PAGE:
Monday, February 28, 2011
Traffic Safety Unit Steps Up Enforcement at Railroad Crossings
Tomorrow March 1, 2011, the Bryan Police Department’s Traffic Safety Unit (TSU) will be partnering with the Union Pacific Railroad Police for “Operation Railroad.” Officers will be monitoring the railroad tracks that pass through the City of Bryan looking for traffic violations. The last “Operation Railroad” was conducted in September of 2010 and resulted in 34 railroad related citations.
The Bryan Police Department would like to remind the citizens of Bryan that trains can be deadly. Back on January 24, 2011 a citizen was hit by a passing train that cost him his life. Please use caution and obey all warning signs. Here are many simple and life-saving practices to help you avoid a confrontation with a train at a railroad crossing:
• Never drive around lowered gates. Driving around lowered gates is illegal and deadly. If you suspect a signal is malfunctioning, call the toll free number posted on or near the crossing signal or your local law enforcement agency.
• Never stop on the railroad tracks. Stopping on the tracks is illegal. If traffic is backed up and crosses a RXR intersection, prepare to stop early before the RXR tracks. Treat the railroad tracks like a traffic intersection. You don’t want to be caught stopped in the intersection whether a train is coming or not.
•Slow down when approaching a railroad crossing and look both ways—TWICE!
• Never race a train to cross the tracks; even if you tie, you lose.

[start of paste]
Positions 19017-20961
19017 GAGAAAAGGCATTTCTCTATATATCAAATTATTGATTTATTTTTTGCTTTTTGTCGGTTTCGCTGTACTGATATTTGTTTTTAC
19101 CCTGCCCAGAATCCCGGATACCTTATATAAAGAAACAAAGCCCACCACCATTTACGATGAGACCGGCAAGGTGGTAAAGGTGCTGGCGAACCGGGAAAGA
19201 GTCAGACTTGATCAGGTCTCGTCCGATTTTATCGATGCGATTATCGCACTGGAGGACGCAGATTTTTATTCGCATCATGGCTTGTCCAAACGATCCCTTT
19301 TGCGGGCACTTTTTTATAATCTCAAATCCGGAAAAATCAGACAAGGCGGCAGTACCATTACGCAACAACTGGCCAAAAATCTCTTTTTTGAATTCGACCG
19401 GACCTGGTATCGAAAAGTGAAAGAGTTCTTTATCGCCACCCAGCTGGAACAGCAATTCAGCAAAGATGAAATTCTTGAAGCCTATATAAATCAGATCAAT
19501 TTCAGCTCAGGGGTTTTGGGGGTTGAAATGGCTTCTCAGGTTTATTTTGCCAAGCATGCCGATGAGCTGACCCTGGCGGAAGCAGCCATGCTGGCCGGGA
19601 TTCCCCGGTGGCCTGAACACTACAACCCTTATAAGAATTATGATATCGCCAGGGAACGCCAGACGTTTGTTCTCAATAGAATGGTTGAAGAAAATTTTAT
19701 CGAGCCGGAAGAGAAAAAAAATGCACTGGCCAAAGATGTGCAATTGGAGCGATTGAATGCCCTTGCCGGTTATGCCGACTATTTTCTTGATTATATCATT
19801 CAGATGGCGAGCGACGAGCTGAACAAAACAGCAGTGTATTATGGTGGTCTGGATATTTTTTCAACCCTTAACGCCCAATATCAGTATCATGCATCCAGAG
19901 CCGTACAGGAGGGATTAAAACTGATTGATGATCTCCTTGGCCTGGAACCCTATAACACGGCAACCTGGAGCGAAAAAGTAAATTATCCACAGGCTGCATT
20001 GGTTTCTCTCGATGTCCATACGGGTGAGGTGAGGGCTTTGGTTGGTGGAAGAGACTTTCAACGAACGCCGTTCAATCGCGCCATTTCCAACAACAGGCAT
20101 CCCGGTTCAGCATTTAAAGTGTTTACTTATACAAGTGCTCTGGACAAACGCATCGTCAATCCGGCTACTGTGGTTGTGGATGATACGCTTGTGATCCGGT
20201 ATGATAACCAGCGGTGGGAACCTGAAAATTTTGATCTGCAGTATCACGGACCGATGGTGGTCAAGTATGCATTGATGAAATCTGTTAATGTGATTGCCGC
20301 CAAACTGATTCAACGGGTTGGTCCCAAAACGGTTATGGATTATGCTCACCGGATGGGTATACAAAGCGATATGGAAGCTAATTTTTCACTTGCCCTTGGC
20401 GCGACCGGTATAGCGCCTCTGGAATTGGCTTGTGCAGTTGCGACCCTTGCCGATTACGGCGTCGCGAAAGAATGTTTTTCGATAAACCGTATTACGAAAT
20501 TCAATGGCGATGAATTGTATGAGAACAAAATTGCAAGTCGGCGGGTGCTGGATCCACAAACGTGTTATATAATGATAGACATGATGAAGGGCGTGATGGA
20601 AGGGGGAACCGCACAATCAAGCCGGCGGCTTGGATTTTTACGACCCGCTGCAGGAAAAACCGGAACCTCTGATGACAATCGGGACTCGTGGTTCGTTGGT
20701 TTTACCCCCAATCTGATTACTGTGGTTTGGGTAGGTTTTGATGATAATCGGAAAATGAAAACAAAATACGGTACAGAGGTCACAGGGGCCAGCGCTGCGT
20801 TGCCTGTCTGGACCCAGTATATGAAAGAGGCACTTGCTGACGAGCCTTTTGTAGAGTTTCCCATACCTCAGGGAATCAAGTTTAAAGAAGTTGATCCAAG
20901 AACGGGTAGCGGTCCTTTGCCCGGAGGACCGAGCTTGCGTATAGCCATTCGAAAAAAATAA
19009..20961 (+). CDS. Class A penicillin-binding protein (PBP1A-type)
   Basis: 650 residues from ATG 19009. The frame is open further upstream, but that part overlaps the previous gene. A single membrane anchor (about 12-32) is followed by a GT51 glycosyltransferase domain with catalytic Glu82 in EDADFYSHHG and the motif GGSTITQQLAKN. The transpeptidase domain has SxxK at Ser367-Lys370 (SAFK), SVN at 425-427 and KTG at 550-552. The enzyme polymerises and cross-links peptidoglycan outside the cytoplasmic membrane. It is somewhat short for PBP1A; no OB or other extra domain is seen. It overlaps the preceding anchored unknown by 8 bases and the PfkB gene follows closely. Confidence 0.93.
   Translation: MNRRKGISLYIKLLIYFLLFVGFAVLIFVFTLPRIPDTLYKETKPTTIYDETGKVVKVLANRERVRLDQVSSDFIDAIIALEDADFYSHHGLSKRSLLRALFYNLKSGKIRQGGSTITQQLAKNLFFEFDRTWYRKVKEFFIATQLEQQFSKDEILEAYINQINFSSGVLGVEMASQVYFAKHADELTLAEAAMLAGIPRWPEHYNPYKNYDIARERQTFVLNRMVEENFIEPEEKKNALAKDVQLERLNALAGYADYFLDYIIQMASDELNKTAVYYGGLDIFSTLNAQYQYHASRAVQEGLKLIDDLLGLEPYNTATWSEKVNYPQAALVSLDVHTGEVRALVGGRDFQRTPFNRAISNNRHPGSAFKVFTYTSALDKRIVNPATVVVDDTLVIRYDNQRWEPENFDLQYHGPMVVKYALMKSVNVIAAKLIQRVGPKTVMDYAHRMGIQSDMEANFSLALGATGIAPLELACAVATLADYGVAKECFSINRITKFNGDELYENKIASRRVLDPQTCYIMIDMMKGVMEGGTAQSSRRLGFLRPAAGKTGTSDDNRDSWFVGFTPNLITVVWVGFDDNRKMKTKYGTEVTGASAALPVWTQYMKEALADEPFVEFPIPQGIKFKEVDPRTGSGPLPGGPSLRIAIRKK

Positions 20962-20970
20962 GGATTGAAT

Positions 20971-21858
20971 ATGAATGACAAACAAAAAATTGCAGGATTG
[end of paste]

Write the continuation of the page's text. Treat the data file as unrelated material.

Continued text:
• Watch out for a second train.
• Never pass another vehicle within 100 feet of a railroad crossing.
• Watch out for vehicles that MUST stop at railroad crossings, like school buses, city buses, or trucks carrying hazardous materials.
• When approaching a crossing, roll down your windows, turn off the radio or air conditioner, and listen for whistles or bells.
• Always yield to flashing lights, whistles, closing gates, or stop signs.
• Never shift gears on the railroad crossing, downshift before you reach it.
• If you must stop, keep a distance of 15 to 50 feet from the tracks. Since the tracks are four feet eight and a half inches wide, and the train hangs three feet past the rails on each side, be sure to leave enough space between your vehicle and the tracks.
• Teach children that the railroad is never a place to play, walk, run, bike ride, or use as a short cut. Don’t fish from railroad bridges either. Railroad tracks are considered private property and you can be charged with criminal trespass for walking on the tracks.
• Always cross the tracks at the designated railroad crossing or pedestrian crossing.
• Only use the crossing if you can be sure your vehicle is high enough to completely clear the railroad crossing without stopping.
• Don’t be fooled by the optical illusion presented by the train. It is always moving faster and is much closer than you think. Even if the locomotive engineer sees you, a freight train moving at 55 miles per hour can take a mile or more to stop once the emergency brakes are applied. That's 18 football fields!
Officer Jon Agnew
Public Information Officer
Bryan Police Department
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